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Virtual 2020 IOS conference a great success

By Mindo - 12th Nov 2020

An experienced Caucasian orthopaedic surgeon (doctor) examining a pelvic x-ray displaying signs of osteoporosis - hip degeneration. Actual x-ray of a 42 year-old woman with a degenerative hip. The Orthopaedic surgeon is using a pencil to point at the hip where the problem is. This patient is a candidate (real) for hip replacement. The dominant colour is blue.

Irish Osteoporosis Society Annual Medical Conference for Health Professionals, 17 October 2020

The Irish Osteoporosis Society 2020 Annual Medical Conference for Health Professionals took place online on 17 October and featured a stellar line up of expert speakers, research presenters and powerful patient advocates discussing the latest prevention, diagnosis and treatment strategies for this common disease. Osteoporosis is commonly known as ‘the silent disease’ because there are commonly no signs or symptoms before a person starts to experience fractures. However, this disease is not silent, and the effects of undiagnosed/untreated osteoporosis are devastating, the conference was reminded. At present it is estimated that 300,000 people in Ireland have osteoporosis. One-in-four men and one-in-two women over 50 will develop a fracture due to osteoporosis in their lifetime, and the disease can also affect children. The key message of this year’s conference was continuation of care for osteoporosis patients during the Covid-19 pandemic and the importance of fracture prevention efforts.

Prof Moira O’Brien

Many patients and healthcare professionals themselves are not fully cognisant of the risks of ‘drug holidays’ for osteoporosis therapies, which anecdotally seems to have increased during the pandemic, the conference heard. A number of speakers warned against taking drug holidays for the stronger osteoporosis therapies in particular, such as the human monoclonal antibody denosumab, a RANK ligand inhibitor, which is used for the treatment of osteoporosis and treatment-induced bone loss. The six-monthly subcutaneous injection inhibits osteoclast bone resportion, thereby decreasing the release of calcium from bone into the blood stream, and is a very potent treatment, but its effects can wear off very quickly if stopped suddenly, rapidly increasing fracture risks. The conference heard powerful testimonies from a number of Irish female osteoporosis patients about their negative experiences of drug holidays (fractures, falls, pain and disability) and the impact of late diagnosis and inadequate osteoporosis treatment. Speaking to the Medical Independent (MI), IOS President Prof Moira O’Brien, said she would never put one of her patients on a drug holiday, and voiced concern about osteoporosis patients “slipping through the cracks” during the Covid-19 pandemic. She called on all healthcare professionals to ensure that their patients continue to receive appropriate care and treatments for osteoporosis, and that suspected cases continue to be referred for DXA scans and full assessments.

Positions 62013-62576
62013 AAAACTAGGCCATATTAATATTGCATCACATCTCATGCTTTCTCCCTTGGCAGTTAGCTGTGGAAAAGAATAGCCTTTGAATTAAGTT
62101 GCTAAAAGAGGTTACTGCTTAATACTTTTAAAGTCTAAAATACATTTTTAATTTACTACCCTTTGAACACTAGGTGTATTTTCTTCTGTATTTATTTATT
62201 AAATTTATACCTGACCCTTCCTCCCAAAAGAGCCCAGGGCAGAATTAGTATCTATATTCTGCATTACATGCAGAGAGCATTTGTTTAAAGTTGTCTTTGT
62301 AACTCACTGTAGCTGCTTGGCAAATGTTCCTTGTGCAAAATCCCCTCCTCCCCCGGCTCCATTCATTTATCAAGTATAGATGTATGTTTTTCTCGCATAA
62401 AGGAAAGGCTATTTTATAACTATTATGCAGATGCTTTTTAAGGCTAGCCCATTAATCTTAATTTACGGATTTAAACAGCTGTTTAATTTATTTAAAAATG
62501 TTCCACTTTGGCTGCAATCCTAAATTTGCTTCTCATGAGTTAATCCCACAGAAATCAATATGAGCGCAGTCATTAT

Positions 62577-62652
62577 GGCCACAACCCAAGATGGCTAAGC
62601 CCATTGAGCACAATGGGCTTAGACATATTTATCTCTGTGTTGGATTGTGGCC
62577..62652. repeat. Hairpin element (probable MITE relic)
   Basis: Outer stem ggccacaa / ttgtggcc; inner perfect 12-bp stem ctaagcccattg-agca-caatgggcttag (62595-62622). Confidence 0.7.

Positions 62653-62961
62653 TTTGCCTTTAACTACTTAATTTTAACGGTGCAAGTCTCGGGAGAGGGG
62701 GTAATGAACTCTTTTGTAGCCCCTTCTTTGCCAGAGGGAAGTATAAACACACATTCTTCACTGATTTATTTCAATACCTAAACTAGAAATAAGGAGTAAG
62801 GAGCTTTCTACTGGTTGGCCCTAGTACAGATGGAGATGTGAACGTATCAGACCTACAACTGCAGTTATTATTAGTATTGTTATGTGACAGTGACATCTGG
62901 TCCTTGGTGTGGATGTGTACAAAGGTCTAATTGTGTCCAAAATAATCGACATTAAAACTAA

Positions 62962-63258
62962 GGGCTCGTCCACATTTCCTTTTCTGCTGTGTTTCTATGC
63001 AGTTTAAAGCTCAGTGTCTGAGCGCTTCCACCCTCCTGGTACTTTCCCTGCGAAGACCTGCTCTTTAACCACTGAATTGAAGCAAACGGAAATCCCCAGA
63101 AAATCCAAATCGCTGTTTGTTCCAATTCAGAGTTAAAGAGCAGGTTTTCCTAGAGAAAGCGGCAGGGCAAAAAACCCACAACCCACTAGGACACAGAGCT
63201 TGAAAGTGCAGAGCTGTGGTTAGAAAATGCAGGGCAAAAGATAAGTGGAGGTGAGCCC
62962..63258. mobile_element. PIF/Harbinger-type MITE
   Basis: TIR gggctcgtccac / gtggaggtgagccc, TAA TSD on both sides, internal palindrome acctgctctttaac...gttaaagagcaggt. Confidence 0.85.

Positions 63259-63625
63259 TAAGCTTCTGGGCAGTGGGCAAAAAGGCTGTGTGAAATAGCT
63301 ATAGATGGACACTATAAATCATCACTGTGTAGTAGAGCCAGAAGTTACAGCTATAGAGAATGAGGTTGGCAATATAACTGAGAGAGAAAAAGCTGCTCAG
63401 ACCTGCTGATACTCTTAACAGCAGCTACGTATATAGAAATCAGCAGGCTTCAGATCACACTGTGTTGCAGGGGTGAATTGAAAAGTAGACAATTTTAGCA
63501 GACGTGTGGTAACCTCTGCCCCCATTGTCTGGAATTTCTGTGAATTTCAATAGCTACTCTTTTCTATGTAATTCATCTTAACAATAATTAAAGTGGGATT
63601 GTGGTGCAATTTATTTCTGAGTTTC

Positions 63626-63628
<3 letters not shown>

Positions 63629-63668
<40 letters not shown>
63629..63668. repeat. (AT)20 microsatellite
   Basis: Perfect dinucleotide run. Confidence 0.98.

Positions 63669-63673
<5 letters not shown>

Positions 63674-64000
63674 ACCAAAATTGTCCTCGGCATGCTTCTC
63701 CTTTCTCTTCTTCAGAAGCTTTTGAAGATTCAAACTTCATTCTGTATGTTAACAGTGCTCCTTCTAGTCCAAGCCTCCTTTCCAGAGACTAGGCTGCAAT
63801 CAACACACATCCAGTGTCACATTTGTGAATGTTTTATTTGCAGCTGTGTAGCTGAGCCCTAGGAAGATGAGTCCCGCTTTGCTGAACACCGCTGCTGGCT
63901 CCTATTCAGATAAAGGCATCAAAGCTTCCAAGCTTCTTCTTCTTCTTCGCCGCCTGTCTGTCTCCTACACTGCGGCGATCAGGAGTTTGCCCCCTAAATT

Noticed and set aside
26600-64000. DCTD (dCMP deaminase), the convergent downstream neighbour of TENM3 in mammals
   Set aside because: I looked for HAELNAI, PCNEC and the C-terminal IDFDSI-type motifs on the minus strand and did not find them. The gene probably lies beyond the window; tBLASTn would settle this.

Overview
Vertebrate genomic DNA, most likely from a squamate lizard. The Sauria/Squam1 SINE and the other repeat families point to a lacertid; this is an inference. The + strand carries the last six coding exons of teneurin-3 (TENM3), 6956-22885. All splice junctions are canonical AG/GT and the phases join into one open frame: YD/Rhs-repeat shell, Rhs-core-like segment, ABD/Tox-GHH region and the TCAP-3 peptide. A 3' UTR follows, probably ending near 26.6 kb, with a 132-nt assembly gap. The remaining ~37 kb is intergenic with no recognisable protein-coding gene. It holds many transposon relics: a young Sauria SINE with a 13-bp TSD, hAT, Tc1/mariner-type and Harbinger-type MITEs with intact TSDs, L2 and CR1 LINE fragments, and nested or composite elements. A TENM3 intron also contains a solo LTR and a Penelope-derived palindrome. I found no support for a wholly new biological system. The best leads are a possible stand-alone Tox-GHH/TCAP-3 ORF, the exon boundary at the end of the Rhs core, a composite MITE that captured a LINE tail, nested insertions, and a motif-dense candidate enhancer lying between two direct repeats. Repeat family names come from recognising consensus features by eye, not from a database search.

“Don’t assume it is the menopause. Please do blood tests and the vitamin D absolutely must be done as that is the commonest cause of bone loss. If the vitamin D is low the parathyroid goes up and they lose bone,” she said, stressing the need to prevent fractures wherever possible, and not wait until a patient experiences a fracture to commence treatment. High stress levels raise cortisol levels and cause bone loss. “This is very important to remember and very few people realise it,” Prof O’Brien said, noting that the pandemic has increased stress levels among the population. The IOS helpline has received an increased number of calls in recent months from osteoporosis patients who report not attending their medical professionals for follow-ups or to receive treatment and scans as they are frightened of getting Covid-19, and are thus increasing their fracture risks. Prof O’Brien advised that the IOS website contains a number of useful tools and educational resources for both healthcare professionals and patients and called on all healthcare professionals to refer their patients to the site,

“Patients themselves can take the bone risk assessment on the website, and it is only then they realise how many risk factors there are and if they need to be followed up,” she said, acknowledging how busy healthcare professionals are and that the IOS tools and resources can help them. Concluding, Prof O’Brien praised the quality of the presentations at this year’s IOS medical professional conference and thanked the speakers and conference administrators for their input into a very successful event, which had over 150 online attendees from around the country.

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